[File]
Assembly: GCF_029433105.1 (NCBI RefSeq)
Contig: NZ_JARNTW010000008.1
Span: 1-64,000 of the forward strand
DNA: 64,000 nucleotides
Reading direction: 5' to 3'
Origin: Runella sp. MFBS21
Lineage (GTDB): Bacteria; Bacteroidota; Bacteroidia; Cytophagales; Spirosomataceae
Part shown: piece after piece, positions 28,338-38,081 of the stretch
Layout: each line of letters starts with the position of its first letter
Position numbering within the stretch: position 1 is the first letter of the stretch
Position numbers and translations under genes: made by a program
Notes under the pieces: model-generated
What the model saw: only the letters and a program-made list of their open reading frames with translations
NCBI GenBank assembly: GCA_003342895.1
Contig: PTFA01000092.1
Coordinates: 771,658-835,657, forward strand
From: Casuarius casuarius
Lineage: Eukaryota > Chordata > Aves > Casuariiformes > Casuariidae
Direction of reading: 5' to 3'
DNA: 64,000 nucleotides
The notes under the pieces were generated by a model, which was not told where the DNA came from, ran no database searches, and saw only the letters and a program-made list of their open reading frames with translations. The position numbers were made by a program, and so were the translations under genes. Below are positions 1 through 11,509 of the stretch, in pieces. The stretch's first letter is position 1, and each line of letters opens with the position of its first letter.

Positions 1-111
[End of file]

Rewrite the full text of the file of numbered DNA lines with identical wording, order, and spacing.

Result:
Assembly: GCF_029433105.1 (NCBI RefSeq)
Contig: NZ_JARNTW010000008.1
Span: 1-64,000 of the forward strand
DNA: 64,000 nucleotides
Reading direction: 5' to 3'
Origin: Runella sp. MFBS21
Lineage (GTDB): Bacteria; Bacteroidota; Bacteroidia; Cytophagales; Spirosomataceae
Part shown: piece after piece, positions 28,338-38,081 of the stretch
Layout: each line of letters starts with the position of its first letter
Position numbering within the stretch: position 1 is the first letter of the stretch
Position numbers and translations under genes: made by a program
Notes under the pieces: model-generated
What the model saw: only the letters and a program-made list of their open reading frames with translations
NCBI GenBank assembly: GCA_003342895.1
Contig: PTFA01000092.1
Coordinates: 771,658-835,657, forward strand
From: Casuarius casuarius
Lineage: Eukaryota > Chordata > Aves > Casuariiformes > Casuariidae
Direction of reading: 5' to 3'
DNA: 64,000 nucleotides
The notes under the pieces were generated by a model, which was not told where the DNA came from, ran no database searches, and saw only the letters and a program-made list of their open reading frames with translations. The position numbers were made by a program, and so were the translations under genes. Below are positions 1 through 11,509 of the stretch, in pieces. The stretch's first letter is position 1, and each line of letters opens with the position of its first letter.

Positions 1-111